Spotify wants to turn your listening habits into ad dollars. The music streaming platform now has full-fledged programmatic ad offerings, from display to video to most recently, audio.

But to master the fast-changing and complex language of programmatic, Spotify’s 350-person global sales team has had to sharpen its technology skills through internal and external training.

“We want to educate them about programmatic and incentivize them to sell private marketplaces,” Les Hollander, global head of digital audio monetization for Spotify, said after his presentation at the IAB Programmatic Symposium in New York City on Wednesday.

Spotify’s internal training team, called Greenhouse, provides programmatic workshops every Tuesday. This week’s training was a refresher on how to integrate third-party data into programmatic deals and how a brand can serve targeted programmatic video ads on Spotify.

“’Training Tuesday’ keeps our direct sales teams up to date on new capabilities,” said Hollander. “Our programmatic experts are charged with working across directs sales with industry updates both internally and externally.”

Spotify also hosts trainings sessions with demand-side platform The Trade Desk on the landscape of programmatic display, video and audio.

While programmatic is a growing business for Spotify, it doesn’t compete with direct sales — everyone sells everything and gets compensated based on the same formula, no matter how the deal comes in, to account for the fact that a salesperson who specializes in entertainment and fast-food industries typically lands more programmatic deals than one who is focused on telecommunications, for instance, according to Hollander.

But Spotify does have programmatic specialists who are not responsible for direct sales but work alongside individual sellers, Hollander added. For instance, when a Spotify sales person discusses with media agency OMD on programmatic campaigns for JCPenney, a programmatic specialist will coordinate with all of them as well as The Trade Desk and the trading desk at OMD.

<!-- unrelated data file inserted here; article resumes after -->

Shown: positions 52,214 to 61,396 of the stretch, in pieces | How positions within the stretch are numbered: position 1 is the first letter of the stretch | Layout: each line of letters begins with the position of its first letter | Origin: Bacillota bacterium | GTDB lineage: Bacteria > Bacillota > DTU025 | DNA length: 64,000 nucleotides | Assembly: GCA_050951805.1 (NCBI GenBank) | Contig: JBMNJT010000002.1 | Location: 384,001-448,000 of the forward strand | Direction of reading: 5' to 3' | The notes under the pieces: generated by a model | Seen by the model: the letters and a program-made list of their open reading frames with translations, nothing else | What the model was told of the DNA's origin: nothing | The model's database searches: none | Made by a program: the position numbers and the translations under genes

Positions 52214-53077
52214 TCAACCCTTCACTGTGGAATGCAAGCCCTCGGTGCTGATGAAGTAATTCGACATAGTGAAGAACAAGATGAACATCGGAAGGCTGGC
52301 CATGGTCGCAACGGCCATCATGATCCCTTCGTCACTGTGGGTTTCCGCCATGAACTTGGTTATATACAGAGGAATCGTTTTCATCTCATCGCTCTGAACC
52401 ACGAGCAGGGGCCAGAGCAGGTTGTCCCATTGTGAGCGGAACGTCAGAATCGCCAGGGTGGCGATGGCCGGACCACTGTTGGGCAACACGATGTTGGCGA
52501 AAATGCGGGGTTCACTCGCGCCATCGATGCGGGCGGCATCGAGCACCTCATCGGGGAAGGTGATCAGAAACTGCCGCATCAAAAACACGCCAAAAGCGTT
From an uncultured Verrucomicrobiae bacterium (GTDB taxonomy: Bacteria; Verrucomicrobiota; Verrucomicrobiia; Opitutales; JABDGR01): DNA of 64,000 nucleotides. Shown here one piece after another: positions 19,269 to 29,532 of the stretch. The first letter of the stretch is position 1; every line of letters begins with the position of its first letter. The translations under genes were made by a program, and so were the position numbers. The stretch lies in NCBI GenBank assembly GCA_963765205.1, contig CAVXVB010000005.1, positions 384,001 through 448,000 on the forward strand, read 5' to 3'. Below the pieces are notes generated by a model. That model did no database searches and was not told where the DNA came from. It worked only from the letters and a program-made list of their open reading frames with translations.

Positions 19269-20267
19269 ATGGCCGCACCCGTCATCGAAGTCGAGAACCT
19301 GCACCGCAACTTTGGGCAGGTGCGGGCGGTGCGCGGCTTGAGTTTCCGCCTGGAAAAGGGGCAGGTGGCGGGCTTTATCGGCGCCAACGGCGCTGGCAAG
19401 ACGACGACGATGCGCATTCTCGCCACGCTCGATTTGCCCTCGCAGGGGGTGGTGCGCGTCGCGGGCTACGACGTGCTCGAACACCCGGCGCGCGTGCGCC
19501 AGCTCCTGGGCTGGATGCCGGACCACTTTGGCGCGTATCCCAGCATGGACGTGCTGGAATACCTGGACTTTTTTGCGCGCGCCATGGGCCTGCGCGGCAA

Sales also works with the programmatic ad ops team on pre-deal consultation, deal set-up, real-time optimization, campaign reporting and post campaign analysis, said Hollander.

But as brands’ demand for programmatic increases, the Spotify sales team has to keep up with advertisers’ different reporting requirements. Some want ad reports based on gender, age and geography, while others need reports by devices and mobile phone carriers, for instance.

Programmatic audio will be a big focus for Spotify going forward because the traditional process of buying audio ads is manual, which makes it harder to adapt to programmatic.

“Right now, we are running programmatic only on mobile and desktop, but think about all the different consumer electronic devices: People listen on Sonos, Roku, Google Home and Amazon Alexa, etc.,” said Hollander. “We will reach them all on those devices programmatically.”

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